Never part of military estate
In response to Kevin Sinclair's two articles and your editorial about Wardhaven (South China Morning Post, December 10), I have been asked to make clear the following facts: Wardhaven was never part of the military estate. It was purchased by private funds and was maintained, serviced and staffed by charging users a rent sufficient to cover these costs. No public funds were involved in the purchase or running of the property. The Hong Kong Government therefore had no claim on the proceeds of the sale of the property.
The Post article asks 'what happened to the money'? The entire proceeds of the sale were donated to charitable causes. More than half of this money was divided between the Locally Enlisted Personnel Trust for Hong Kong soldiers and sailors and the Gurkha Welfare Trust. The remainder was dispersed to service charities in the UK.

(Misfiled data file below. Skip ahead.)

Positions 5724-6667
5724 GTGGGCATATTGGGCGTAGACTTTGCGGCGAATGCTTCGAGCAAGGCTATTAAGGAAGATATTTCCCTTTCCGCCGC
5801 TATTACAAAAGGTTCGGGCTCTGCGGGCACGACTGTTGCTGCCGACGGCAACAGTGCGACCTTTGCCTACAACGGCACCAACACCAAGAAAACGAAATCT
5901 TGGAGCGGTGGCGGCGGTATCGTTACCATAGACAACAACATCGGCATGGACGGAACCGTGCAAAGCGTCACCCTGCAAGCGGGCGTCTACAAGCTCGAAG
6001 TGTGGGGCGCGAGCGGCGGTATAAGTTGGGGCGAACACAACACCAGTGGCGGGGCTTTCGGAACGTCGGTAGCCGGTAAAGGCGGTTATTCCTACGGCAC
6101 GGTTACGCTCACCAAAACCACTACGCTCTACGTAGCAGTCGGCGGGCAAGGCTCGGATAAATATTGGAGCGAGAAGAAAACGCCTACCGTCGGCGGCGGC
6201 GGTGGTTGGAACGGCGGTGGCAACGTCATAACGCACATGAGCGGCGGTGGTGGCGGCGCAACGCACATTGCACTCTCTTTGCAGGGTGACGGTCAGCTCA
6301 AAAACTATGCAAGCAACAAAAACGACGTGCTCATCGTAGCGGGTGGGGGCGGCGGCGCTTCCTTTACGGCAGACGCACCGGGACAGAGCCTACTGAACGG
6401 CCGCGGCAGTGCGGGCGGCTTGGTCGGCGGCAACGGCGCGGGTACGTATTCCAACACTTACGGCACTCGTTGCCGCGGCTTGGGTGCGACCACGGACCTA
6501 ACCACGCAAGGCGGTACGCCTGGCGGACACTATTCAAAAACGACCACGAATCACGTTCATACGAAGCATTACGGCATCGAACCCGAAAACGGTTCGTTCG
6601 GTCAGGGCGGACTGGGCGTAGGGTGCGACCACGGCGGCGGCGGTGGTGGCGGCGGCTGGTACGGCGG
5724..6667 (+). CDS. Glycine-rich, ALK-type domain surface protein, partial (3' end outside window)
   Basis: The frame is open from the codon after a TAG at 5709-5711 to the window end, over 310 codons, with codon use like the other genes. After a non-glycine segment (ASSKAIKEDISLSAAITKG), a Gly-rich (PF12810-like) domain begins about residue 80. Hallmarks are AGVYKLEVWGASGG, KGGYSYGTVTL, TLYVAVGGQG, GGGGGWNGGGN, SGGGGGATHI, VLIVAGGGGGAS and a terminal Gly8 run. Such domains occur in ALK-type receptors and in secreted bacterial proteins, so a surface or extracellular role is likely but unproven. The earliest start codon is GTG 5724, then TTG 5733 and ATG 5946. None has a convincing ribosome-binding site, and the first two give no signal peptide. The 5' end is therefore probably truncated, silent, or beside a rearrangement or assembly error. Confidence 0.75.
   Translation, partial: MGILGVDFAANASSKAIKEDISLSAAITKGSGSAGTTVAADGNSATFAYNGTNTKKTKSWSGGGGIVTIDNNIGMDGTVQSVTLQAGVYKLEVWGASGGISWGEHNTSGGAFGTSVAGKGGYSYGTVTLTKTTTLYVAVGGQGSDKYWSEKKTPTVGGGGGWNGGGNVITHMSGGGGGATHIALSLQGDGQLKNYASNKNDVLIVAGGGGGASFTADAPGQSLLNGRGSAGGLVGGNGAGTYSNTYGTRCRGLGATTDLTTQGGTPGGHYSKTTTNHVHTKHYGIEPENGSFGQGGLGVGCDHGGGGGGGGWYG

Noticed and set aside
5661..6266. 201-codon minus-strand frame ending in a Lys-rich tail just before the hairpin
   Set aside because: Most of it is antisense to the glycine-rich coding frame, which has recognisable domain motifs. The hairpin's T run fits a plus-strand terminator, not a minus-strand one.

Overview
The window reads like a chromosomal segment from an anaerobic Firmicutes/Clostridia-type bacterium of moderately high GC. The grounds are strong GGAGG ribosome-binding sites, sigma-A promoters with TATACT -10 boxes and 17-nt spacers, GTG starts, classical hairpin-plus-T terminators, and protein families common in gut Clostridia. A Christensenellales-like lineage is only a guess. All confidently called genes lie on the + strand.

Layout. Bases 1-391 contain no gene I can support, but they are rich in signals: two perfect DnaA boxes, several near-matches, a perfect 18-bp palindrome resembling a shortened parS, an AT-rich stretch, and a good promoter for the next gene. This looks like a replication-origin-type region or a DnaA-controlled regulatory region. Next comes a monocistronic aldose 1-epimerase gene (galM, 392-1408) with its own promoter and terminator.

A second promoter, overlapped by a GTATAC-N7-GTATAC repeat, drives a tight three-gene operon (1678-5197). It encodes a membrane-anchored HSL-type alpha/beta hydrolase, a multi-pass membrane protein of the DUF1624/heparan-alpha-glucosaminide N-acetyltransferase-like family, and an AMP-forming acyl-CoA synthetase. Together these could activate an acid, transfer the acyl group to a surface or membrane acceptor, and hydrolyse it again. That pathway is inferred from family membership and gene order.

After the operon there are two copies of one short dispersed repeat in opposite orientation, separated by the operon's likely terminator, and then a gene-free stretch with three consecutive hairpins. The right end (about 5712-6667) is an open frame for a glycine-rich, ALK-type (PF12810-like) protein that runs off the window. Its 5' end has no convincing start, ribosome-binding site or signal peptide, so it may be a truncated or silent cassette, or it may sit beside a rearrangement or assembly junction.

TREVOR ADAMS Spokesman British Consul-General Kevin Sinclair replies: At no stage did the story suggest public funds were involved nor that the Hong Kong Government had any claim on proceeds of the sale of Wardhaven. What was suggested was that it was morally wrong.
For a week, I telephoned and faxed Mr Adams asking for an answer to questions about the house and its sale. All he could say was the only person who could answer was in the Falkland Islands. It was only after the story was published that the Army disclosed what had happened to the funds.